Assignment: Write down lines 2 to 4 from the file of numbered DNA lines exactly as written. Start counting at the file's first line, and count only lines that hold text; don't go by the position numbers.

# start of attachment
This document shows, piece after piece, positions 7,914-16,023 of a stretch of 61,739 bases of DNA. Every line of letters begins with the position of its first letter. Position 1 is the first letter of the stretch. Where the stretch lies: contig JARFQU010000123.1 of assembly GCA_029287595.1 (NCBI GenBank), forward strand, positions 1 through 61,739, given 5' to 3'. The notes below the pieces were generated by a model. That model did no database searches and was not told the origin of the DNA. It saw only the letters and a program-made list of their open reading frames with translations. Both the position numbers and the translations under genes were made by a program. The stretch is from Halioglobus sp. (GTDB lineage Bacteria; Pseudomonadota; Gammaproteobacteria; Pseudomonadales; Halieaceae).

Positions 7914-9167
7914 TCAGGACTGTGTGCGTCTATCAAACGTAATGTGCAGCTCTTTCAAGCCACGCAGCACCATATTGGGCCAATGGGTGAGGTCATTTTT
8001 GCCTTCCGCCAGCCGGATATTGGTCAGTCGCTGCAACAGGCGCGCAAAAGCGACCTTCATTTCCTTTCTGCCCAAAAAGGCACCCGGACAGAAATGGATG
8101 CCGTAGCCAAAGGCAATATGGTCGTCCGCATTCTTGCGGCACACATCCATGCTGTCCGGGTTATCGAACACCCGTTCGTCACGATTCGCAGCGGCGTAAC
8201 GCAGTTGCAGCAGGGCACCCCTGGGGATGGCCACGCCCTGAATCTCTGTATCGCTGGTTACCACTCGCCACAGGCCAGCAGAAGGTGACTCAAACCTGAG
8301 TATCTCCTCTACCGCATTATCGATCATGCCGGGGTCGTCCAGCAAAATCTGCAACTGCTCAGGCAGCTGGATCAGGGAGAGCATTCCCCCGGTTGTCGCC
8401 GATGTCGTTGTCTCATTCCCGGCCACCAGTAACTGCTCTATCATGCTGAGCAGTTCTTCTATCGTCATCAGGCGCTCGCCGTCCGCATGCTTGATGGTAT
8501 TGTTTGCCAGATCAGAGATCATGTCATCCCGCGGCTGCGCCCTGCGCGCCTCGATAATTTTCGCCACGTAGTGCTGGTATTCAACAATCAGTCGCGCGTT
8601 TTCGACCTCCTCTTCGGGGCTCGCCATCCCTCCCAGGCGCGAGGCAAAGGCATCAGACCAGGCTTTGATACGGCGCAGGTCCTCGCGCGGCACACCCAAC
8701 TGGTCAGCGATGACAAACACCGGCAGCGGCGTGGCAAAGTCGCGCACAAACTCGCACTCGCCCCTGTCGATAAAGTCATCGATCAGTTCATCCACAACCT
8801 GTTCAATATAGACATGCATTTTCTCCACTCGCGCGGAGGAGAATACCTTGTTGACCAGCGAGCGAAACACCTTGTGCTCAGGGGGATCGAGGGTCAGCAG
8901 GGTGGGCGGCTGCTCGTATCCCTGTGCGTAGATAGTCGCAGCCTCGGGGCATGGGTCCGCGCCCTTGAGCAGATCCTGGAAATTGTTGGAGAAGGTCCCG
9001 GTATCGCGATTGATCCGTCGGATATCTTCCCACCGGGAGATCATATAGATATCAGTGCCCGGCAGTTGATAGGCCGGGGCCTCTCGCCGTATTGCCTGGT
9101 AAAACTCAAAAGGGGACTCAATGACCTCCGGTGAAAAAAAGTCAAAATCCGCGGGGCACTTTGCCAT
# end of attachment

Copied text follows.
Positions 7914-9167
7914 TCAGGACTGTGTGCGTCTATCAAACGTAATGTGCAGCTCTTTCAAGCCACGCAGCACCATATTGGGCCAATGGGTGAGGTCATTTTT
8001 GCCTTCCGCCAGCCGGATATTGGTCAGTCGCTGCAACAGGCGCGCAAAAGCGACCTTCATTTCCTTTCTGCCCAAAAAGGCACCCGGACAGAAATGGATG